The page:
46. Petkova, D., Novembre, J., Stephens, M., 2016. Visualizing spatial population structure with estimated effective migration surfaces. Nat. Genet., 48, 94–100.

    Article  CAS  Google Scholar 

  47. Pritchard, J.K., Stephens, M., Donnelly, P., 2000. Inference of population structure using multilocus genotype data. Genetics, 155, 945–959.

    CAS  PubMed  PubMed Central  Google Scholar 

  48. Richarson, J.L., Burak, M.K., Hernandez, C., Shirvell, J.M., Mariani, C., Carvalho-Pereira, T.S.A., Pertile, A.C., Panti-May, JA, Pedra, G.G., Serrano, S., Taylor, J., Carvalho, M., Rodrigues, G., Costa, F., Childs, J.E., Ko, A.I., Caccone, A., 2017. Using fine-scale spatial genetics of Norway rats to improve control efforts and reduce leptospirosis risk in urban slum environments. Evol. Appl., 10, 323–337.

    Article  Google Scholar 

  49. Rozen, S., Skaletsky, H., 2000. Primer3 on the WWW for general users and for biologist programmers. In: Misener, S., Krawetz, S.A. (Eds.), Bioinformatics Methods and Protocols. Humana Press, Totowa, NJ, pp. 365–386.

    Google Scholar 

  50. Russo, I.R.M., Sole, C.L., Barbato, M., von Bramann, U., Bruford, M.W., 2018. Landscape determinants of fine scale genetic structure of a small rodent in a heterogenous landscape (Hluhluwe-iMfolozi Park, South Africa). Sci. Rep. 6, 29168.

    Article  CAS  Google Scholar 

  51. Shirk, A.J., Wallin, D.O., Cushman, S.A., Rice, CG., Warheit, K.I., 2010. Inferring landscape effects on gene flow: a new model selection framework. Mol. Ecol., 19, 3603–3619.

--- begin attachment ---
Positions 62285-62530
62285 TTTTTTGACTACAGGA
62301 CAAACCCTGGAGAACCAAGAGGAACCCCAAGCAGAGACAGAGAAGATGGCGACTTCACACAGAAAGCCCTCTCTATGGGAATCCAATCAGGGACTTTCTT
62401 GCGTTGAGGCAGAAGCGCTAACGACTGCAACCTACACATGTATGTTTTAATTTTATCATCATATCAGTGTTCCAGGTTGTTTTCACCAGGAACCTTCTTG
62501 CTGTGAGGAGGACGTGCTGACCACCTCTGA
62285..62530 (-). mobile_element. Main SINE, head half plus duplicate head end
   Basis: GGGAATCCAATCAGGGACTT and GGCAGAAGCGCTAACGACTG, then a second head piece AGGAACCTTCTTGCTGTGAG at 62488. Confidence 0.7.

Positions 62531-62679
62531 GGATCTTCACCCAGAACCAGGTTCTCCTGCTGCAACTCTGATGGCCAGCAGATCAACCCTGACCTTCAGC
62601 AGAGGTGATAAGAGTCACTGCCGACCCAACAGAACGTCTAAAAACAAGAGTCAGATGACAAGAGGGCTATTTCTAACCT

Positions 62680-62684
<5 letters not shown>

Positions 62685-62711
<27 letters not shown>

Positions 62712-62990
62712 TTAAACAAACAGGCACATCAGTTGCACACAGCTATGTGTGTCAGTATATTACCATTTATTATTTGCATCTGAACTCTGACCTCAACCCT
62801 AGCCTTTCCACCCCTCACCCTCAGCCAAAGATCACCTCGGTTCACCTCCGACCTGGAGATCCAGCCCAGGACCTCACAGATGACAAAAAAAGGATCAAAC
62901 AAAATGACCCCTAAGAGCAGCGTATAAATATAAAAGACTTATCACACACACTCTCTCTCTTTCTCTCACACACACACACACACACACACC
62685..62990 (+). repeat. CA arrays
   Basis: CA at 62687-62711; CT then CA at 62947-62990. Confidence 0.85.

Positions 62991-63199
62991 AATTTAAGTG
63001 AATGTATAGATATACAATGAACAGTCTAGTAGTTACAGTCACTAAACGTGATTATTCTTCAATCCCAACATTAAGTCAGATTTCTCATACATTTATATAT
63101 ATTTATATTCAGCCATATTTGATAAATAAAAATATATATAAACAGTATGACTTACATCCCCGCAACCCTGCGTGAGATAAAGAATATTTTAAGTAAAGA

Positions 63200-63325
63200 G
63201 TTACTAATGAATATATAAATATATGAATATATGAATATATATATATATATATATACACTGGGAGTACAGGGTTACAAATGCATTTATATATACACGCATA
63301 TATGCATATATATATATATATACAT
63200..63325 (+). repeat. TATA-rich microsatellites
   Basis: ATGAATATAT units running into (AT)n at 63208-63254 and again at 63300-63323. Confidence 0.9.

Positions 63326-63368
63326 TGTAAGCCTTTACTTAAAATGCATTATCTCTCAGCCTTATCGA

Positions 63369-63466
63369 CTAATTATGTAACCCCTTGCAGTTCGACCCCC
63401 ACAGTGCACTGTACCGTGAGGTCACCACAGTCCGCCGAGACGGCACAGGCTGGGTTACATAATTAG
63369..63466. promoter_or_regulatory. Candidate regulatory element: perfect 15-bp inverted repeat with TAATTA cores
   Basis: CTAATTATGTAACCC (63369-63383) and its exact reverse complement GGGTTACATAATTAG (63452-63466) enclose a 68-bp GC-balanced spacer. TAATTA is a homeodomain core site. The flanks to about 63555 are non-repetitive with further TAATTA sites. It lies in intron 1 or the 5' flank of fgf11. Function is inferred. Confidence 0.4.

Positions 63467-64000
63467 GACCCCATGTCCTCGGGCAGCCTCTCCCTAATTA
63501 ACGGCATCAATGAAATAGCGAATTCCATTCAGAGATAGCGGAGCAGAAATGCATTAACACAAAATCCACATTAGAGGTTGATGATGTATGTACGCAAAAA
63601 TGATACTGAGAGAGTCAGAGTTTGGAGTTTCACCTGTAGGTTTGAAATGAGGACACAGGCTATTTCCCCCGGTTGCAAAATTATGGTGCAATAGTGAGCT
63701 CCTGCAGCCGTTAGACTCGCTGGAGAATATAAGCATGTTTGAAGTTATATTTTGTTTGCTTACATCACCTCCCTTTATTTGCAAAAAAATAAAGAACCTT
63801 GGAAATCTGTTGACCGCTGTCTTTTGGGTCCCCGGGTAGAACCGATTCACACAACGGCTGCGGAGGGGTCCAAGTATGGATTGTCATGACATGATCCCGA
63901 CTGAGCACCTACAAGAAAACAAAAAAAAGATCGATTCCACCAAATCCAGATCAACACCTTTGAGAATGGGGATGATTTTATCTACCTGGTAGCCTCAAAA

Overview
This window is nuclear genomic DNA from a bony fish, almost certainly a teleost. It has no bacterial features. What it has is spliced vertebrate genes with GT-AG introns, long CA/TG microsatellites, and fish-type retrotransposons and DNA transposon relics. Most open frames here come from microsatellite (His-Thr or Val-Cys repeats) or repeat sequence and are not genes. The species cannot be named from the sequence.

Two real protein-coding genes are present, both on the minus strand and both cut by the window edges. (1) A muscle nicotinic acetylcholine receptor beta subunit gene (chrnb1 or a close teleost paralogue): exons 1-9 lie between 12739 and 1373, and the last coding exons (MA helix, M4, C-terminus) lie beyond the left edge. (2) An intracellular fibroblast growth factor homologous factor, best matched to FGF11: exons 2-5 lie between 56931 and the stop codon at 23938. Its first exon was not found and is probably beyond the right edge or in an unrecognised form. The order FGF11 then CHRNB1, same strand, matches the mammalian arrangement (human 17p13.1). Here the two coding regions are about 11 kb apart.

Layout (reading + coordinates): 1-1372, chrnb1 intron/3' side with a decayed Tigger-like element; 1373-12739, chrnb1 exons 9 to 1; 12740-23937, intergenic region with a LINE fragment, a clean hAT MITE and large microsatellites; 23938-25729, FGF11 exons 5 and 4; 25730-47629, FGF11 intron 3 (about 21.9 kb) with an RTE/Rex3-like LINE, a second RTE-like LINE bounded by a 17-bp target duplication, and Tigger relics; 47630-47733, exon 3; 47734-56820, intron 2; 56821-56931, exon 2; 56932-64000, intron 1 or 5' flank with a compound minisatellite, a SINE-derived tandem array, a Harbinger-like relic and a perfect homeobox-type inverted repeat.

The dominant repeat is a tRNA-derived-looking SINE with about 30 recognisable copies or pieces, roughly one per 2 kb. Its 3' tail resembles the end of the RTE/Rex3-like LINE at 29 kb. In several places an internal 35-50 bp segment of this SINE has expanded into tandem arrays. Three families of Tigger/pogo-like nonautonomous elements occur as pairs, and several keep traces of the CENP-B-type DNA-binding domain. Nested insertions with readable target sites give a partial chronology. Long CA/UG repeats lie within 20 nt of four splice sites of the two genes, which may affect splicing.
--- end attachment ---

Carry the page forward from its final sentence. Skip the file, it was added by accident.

Article  CAS  Google Scholar 

  52. Smouse, P.E., Peakall, R., 1999. Spatial autocorrelation analysis of individual multiallele and multilocus genetic structure. Heredity, 82, 561–573.

    Article  Google Scholar 

  53. Smouse, P.E., Peakall, R., Gonzales, E., 2008. A heterogeneity test for fine-scale genetic structure. Mol. Ecol., 17, 3389–3400.

    Article  Google Scholar 

  54. Stenseth, N.C., 1977. Onthe importance of spatio-temporal heterogeneity forthe population dynamics of rodents: towards a theoretical foundation of rodent control. Oikos, 29, 545–552.

    Article  Google Scholar 

  55. Swihart, R.K., Gehring, T.M., Kolozsvary, M.B., Nupp, T.E., 2003. Responses of ‘resistant’ vertebrates to habitat loss and fragmentation: the importance of niche breadth and range boundaries. Divers. Distrib., 9, 1–18.

    Article  Google Scholar 

  56. Van Hooft, P., Cosson, J.F., Vibe-Petersen, S., Leirs, H., 2008. Dispersal in Mastomys natalensis mice: use of fine scale genetic analyses for pest management. Hereditas, 145, 262–273.

    Article  Google Scholar 

  57. Van Oosterhout, C.V., Hutchinson, W.F., Mills, D.P.M., Shipley, P., 2004. MICRO-CHECKER: software for identifying and correcting genotyping errors in microsatellite data. Mol. Ecol. Resour., 4, 535–538.

    Article  CAS  Google Scholar 

  58. Vekemans, X., Hardy, O.J., 2004. New insights from fine-scale spatial genetic structure analysis in plant populations. Mol. Ecol., 13, 921–935.

    Article  CAS  Google Scholar 

  59. Waples, R.S., 2015. Testing for Hardy-Weinberg proportions: Have we lost the plot? J. Hered., 106, 1–19.

    Article  Google Scholar 

  60. Wright, S.W., 1969. Evolution and the Genetics of Populations. University of Chicago Press, Chicago.

    Google Scholar 

Download references

Author information

Affiliations

Authors

Corresponding author

Correspondence to James D. Austin.

Rights and permissions

Reprints and Permissions

About this article

Verify currency and authenticity via CrossMark

Cite this article

Bonzi, V.R., Carneiro, C.M., Wisely, S.M. et al. Comparative spatial genetic structure of two rodent species in an agro-ecological landscape in southern Africa. Mamm Biol 97, 64–71 (2019). https://doi.org/10.1016/j.mambio.2019.05.001

Download citation

Keywords

  • Agro-ecology
  • Comparative genetic structure
  • Heterogeneity
  • Neutral genetic structure
  • Spatial auto-correlation
  • Rodent